Here in the US, we have seen university and college campuses erupt in protest at Washington’s unquestioned support for Israel. Students and faculty members have been calling for federal and state governments and academic institutions across the country to divest from arms manufacturers and Israeli companies. The response from university administrators has been to ignore or condemn the student-led protests, with most of the encampments being forcibly torn down violently by police. The response of the Biden administration was to condemn the protestors for exercising their democratic right — some would say duty — to stand up for the human rights being violated so clearly by Israel and, through its default position backing the occupation state, the US government.

US President Joe Biden somewhat predictably condemned the student encampments as “anti-Semitic”, while his predecessor Donald Trump threatened to deport students who take part in protests against Israel. Others accused the protestors of supporting terrorism and anti-Semitism and encouraging violence in American cities and campuses. More than 2,900 students have been arrested on 57 campuses across the US. Universities have withheld diplomas from students who took part in protests, evicted them from campus housing, suspended them and censored them from giving speeches at their graduation ceremonies.

These protests have been likened to those in the 1980s against apartheid South Africa, and in the 1960s against the Vietnam War. In every instance, the freedom of speech that the US government advocates for in dictatorships around the world that it doesn’t like, was being suppressed right here at home. The US government has learnt nothing from previous student movements and has opted to be on the wrong side of history yet again.

Israel peddles itself as the only democracy in the Middle East, but it has cracked down on its own anti-war protestors, using violence even against the family members of captives held by Hamas. The Israeli government has implemented draconian laws since the start of the war last October, banning a major news organisation like Al Jazeera from operating in Jerusalem and Israel, as well as allowing police to arrest anyone who shows sympathy to the Palestinians in Gaza on social media.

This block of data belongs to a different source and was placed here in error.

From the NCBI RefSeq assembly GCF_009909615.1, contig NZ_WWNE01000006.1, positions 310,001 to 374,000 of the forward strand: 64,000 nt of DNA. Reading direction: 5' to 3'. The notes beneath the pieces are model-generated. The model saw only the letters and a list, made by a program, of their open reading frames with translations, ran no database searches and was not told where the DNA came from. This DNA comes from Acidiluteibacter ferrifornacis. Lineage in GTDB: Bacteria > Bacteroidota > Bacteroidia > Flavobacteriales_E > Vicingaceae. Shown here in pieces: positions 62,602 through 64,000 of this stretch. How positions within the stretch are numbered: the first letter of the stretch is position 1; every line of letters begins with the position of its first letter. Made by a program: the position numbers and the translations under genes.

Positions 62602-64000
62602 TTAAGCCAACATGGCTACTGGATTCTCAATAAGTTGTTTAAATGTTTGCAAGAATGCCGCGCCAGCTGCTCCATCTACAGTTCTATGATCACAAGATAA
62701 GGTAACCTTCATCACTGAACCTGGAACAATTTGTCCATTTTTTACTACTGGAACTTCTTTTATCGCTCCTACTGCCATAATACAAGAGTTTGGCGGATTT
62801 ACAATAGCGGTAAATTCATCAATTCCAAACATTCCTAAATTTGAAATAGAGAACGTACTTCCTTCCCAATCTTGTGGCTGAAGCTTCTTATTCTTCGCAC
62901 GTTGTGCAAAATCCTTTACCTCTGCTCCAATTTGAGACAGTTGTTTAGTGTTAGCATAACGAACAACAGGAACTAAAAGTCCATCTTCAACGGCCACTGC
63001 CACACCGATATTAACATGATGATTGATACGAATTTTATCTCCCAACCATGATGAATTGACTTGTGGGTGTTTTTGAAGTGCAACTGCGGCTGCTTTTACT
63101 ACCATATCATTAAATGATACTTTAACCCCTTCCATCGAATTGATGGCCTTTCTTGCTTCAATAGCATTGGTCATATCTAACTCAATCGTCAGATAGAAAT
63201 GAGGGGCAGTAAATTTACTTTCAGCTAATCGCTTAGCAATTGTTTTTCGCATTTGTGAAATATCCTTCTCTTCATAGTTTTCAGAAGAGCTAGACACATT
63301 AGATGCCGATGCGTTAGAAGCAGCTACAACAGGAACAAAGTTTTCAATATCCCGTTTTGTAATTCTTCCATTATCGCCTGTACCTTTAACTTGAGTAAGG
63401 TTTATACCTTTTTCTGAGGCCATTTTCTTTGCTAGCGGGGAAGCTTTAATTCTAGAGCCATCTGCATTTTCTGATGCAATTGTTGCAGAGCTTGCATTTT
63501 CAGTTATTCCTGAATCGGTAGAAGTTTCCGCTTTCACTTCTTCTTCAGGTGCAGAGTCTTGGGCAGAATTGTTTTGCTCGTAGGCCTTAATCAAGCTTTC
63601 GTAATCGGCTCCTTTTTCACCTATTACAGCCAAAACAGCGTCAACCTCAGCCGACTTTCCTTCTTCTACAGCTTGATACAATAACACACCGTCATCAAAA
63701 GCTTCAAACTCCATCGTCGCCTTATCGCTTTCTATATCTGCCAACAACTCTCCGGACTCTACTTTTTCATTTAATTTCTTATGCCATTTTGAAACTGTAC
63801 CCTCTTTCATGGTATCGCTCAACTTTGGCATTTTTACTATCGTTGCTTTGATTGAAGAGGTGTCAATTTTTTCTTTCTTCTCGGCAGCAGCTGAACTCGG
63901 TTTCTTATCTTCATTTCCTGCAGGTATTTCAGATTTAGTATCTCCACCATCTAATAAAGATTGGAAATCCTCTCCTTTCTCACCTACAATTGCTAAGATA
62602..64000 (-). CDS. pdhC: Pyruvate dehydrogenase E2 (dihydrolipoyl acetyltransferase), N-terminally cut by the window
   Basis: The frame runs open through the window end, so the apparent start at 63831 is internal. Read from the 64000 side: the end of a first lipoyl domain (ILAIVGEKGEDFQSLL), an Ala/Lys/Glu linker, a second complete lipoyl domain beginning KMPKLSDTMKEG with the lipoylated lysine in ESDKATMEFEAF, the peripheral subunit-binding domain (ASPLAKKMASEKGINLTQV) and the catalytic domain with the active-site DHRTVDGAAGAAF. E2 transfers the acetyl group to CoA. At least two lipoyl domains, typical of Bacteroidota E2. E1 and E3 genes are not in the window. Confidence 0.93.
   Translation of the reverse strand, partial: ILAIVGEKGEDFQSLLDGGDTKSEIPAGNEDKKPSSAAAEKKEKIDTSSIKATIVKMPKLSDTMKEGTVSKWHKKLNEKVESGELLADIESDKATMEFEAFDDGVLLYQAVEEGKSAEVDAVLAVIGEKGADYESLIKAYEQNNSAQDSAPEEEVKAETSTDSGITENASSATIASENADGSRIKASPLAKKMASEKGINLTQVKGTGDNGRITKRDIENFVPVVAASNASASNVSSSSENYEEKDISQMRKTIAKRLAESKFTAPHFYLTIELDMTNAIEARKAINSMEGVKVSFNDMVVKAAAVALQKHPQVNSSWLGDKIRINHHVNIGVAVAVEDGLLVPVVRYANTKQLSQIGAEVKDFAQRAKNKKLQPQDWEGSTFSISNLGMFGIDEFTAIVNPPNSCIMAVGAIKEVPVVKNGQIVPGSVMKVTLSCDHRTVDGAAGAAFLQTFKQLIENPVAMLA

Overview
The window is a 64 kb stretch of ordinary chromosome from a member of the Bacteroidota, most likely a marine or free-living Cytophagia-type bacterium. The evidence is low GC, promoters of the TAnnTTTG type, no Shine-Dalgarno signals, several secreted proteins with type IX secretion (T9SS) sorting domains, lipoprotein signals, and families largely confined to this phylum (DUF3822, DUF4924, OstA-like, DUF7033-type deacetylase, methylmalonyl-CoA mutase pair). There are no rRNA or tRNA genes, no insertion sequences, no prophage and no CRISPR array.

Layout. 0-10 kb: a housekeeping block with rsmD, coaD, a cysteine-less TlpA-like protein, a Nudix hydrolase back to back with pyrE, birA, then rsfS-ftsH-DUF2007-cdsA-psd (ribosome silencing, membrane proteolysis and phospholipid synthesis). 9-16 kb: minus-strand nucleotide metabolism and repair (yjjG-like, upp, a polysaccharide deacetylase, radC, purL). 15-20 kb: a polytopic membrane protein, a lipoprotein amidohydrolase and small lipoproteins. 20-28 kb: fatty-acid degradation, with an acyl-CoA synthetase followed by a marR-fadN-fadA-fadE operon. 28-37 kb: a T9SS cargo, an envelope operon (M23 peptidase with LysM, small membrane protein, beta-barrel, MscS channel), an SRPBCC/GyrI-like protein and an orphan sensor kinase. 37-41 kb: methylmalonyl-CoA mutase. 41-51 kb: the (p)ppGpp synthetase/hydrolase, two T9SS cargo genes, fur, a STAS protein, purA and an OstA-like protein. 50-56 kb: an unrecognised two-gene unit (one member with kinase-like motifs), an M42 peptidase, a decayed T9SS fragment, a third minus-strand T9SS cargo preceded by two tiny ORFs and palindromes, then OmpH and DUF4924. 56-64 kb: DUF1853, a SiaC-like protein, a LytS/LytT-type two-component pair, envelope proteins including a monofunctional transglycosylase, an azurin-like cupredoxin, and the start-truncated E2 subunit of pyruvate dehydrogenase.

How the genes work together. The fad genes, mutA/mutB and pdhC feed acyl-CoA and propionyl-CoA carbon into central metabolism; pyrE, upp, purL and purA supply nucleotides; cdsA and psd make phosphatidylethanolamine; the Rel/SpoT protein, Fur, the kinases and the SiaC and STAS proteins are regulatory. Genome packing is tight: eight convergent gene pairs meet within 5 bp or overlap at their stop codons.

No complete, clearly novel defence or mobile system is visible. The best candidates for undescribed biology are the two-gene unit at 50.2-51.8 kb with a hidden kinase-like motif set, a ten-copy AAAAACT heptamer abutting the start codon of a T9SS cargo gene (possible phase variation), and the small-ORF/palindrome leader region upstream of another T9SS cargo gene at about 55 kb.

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In taking the stand that it is, the US is putting everything that it allegedly stands for – freedom of speech, freedom of the press, human rights – at great risk in order to protect the apartheid, settler-colonial state of Israel. The UK is doing the same, as are other allies of Israel. The resilience of the Palestinians in Gaza throughout the disaster befalling them shines through in their faith, resistance and perseverance; they are making it clear that they are not simply going away to suit the people who have stolen and colonised their land. Israeli Prime Minister Benjamin Netanyahu and his War Cabinet are going to extreme lengths to accomplish their objective of annihilating the Palestinian Islamic Resistance Movement, Hamas. They are supported in this objective by the US to the tune of billions of tax dollars in additional weapons and aid since 7 October, even though Netanyahu and his far-right accomplices are becoming more and more isolated by the day.

Biden’s Zionist administration, backed by a Congress basically bribed by AIPAC to toe the pro-Israel line, is under pressure to maintain full and unconditional support for a sinking ship that is taking everything that the US allegedly stands for down with it.

Who would have thought that a tiny strip of land at the eastern end of the Mediterranean would be the place where US-Western hegemony would go to die?

The UN, NATO and other post-World War Two institutions have become tools with which Israel and its allies block justice for the Palestinians who have suffered from Zionist terrorism and occupation since the mid-1940s. The ICC and the ICJ have the opportunity now to break that Zionist stranglehold on world affairs and strike a significant blow for Palestinian freedom. Or maybe not, but what we are seeing is that major changes in the way that the international community operates are not only essential, but also on the cards. The liberation of Palestine is long overdue, as is peace and justice across the Global South.

We are on the side of Nelson Mandela, Ghassan Kanafani and Marwan Barghouti and their ilk who have trodden this path before us. The movement demands moral courage, resistance, justice, human rights and the inalienable right to self-determination and freedom. The just cause of the Palestinians is driven not by the selective morality of the West, but by those who for decades have called it out for its oppression, hypocrisy, racism and faux outrage. So, when Biden and other US politicians blast the ICC and say “there is no moral equivalence” know that they are absolutely right, because they have no morals left to be equivalent with anything.

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The views expressed in this article belong to the author and do not necessarily reflect the editorial policy of Middle East Monitor.